By RANA F. SWEISDEC. 18, 2015
U.N. Says 60 Million People Have Been Forced to Flee WarDEC. 18, 2015
Jordan Is Asked to Admit Thousands of Stranded SyriansDEC. 8, 2015
Government forces drive through a village in the Darfur region of Sudan, where Human Rights Watch says campaigns of mass killing and rape are again occurring.Report Details New Atrocities in Darfur by Sudanese Force
AMMAN, Jordan — The Jordanian authorities on Friday deported hundreds of Sudanese asylum seekers, most of them from the war-afflicted Darfur region, according to the United Nations and human rights groups.
The decision comes one month after the Sudanese began camping in front of the United Nations refugee agency building in Amman, demanding more aid from the United Nations and an acceleration of the process to resettle them in other countries.
“We have appealed and we continue to appeal to the government to stop the deportations from Jordan of Sudanese nationals who are registered with U.N.H.C.R. as refugees and asylum seekers,” Ariane Rummery, a spokeswoman for the United Nations High Commissioner for Refugees in Geneva, said by telephone on Friday.
According to the United Nations, more than 3,500 Sudanese had registered with the agency and as such had international protection. Ms. Rummery said 70 percent of those registered were from the Darfur region of Sudan, and their return there might put them at risk.
Joe Stork, deputy Middle East director for Human Rights Watch, said, “Jordan should not punish these Sudanese merely because they protested for better conditions and for resettlement considerations.”
A government spokesman, Mohammad Momani, confirmed on Friday that deportations were underway, saying that “430 of them have traveled to Sudan and the rest will follow.” He added that the asylum seekers initially entered the country for medical treatment, “but then asked for refugee status.”
At 4 a.m. on Wednesday, the police rounded up about 800 Sudanese from the encampment they had set up in front of the refugee agency and told them to board 14 buses to Queen Alia International Airport, according to Human Rights Watch.
Jordan hosts hundreds of thousands of refugees. More than 750,000 are registered with the United Nations refugee agency, and the vast majority are Syrians. Although Jordan has not signed the 1951 Refugee Convention, it is bound by the international principle of non-refoulement, which prohibits governments from returning people to places where they risk persecution, torture or exposure to inhumane treatment or punishment.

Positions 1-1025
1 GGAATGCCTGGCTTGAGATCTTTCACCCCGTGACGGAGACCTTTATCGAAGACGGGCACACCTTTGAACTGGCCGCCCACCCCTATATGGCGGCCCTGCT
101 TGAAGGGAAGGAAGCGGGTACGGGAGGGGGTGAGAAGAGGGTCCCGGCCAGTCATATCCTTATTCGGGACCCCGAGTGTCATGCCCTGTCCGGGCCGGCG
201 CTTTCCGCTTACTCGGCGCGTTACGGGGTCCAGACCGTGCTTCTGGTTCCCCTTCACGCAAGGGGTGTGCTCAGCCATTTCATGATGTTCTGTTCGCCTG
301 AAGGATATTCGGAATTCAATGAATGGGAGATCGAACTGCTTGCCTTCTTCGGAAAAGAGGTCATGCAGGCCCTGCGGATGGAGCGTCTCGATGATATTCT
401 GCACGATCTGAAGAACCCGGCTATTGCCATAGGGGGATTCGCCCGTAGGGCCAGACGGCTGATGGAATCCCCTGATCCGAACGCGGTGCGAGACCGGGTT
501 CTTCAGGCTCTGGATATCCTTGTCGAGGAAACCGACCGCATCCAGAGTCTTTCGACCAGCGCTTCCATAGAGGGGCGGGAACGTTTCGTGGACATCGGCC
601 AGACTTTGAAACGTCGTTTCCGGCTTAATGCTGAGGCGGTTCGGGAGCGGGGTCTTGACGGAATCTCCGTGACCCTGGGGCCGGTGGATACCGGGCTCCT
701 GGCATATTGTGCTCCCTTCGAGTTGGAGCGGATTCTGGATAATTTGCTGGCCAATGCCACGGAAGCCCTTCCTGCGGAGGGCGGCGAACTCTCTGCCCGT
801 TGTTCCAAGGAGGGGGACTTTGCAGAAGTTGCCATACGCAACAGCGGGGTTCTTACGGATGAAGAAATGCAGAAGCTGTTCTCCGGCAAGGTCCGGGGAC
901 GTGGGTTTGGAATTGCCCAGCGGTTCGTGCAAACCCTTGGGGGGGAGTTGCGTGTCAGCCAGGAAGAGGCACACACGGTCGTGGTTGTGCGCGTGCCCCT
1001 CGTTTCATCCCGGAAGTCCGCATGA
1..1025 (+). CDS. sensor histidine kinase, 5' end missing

“The majority of these Sudanese have protection needs,” Ms. Rummery said. “They could possibly be sent back where they could face danger or persecution.” Around the world, the United Nations refugee agency has registered about 700,000 Sudanese; more than half of those are in the Middle East.
In a statement issued Friday, Amnesty International appealed to the Jordanian government to halt the forcible return of the Sudanese and said the deportation of the “Darfuris to Sudan is an absolute disgrace.”
The Sudanese are part of a global flow of people seeking a haven from violence. The number of people forced to flee war is expected to far surpass 60 million in 2015, the United Nations said on Friday, warning that violence is likely to push a record number of asylum seekers even higher in the coming year.
At least five million people were forcibly displaced from their homes in the first half of the year, adding to the 59.5 million displaced people the United Nations refugee agency had recorded by the end of 2014.
Most of the people on the move in 2015 were displaced within their own country, but as many as 839,000 fled across international borders in the first half of the year, more than a third of them trying to escape the war in Syria.
To make matters worse, the money available to help the increasing number of people fleeing conflict has fallen far below the level of need, AntÓnio Guterres, the departing United Nations high commissioner for refugees, said in Geneva. “It’s clear humanitarian actors are no longer able to provide the minimum support both in relation to core protection and lifesaving activities,” he said.
Nick Cumming-Bruce contributed reporting from Geneva.
A version of this article appears in print on December 19, 2015, on page A8 of the New York edition with the headline: Refugees Are Deported to Sudan by Jordan. Order Reprints| Today's Paper|Subscribe
Urgent Appeal to Stop Deportation of Darfur refugees from Jordan to Sudan
December 18, 2015
President Barak Obama
Secretary of State John Kerry
Ambassador Samantha Power